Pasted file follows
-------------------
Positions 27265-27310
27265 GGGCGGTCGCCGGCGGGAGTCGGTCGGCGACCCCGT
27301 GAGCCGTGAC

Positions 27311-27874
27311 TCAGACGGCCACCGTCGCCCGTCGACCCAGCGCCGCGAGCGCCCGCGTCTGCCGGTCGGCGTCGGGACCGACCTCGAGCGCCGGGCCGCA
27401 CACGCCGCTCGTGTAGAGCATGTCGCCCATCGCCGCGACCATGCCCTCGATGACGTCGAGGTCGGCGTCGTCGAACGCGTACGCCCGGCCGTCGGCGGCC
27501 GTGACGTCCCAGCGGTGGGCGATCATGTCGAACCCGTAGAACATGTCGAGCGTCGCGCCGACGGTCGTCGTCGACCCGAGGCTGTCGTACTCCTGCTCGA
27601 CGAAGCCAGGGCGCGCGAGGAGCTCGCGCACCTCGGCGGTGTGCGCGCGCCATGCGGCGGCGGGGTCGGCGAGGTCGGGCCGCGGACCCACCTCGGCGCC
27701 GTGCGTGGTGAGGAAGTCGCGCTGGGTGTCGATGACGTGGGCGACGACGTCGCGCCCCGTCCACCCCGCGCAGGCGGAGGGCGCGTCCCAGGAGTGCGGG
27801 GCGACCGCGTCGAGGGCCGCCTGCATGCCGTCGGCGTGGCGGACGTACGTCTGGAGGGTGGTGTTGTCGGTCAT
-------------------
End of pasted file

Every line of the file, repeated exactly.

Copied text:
Positions 27265-27310
27265 GGGCGGTCGCCGGCGGGAGTCGGTCGGCGACCCCGT
27301 GAGCCGTGAC

Positions 27311-27874
27311 TCAGACGGCCACCGTCGCCCGTCGACCCAGCGCCGCGAGCGCCCGCGTCTGCCGGTCGGCGTCGGGACCGACCTCGAGCGCCGGGCCGCA
27401 CACGCCGCTCGTGTAGAGCATGTCGCCCATCGCCGCGACCATGCCCTCGATGACGTCGAGGTCGGCGTCGTCGAACGCGTACGCCCGGCCGTCGGCGGCC
27501 GTGACGTCCCAGCGGTGGGCGATCATGTCGAACCCGTAGAACATGTCGAGCGTCGCGCCGACGGTCGTCGTCGACCCGAGGCTGTCGTACTCCTGCTCGA
27601 CGAAGCCAGGGCGCGCGAGGAGCTCGCGCACCTCGGCGGTGTGCGCGCGCCATGCGGCGGCGGGGTCGGCGAGGTCGGGCCGCGGACCCACCTCGGCGCC
27701 GTGCGTGGTGAGGAAGTCGCGCTGGGTGTCGATGACGTGGGCGACGACGTCGCGCCCCGTCCACCCCGCGCAGGCGGAGGGCGCGTCCCAGGAGTGCGGG
27801 GCGACCGCGTCGAGGGCCGCCTGCATGCCGTCGGCGTGGCGGACGTACGTCTGGAGGGTGGTGTTGTCGGTCAT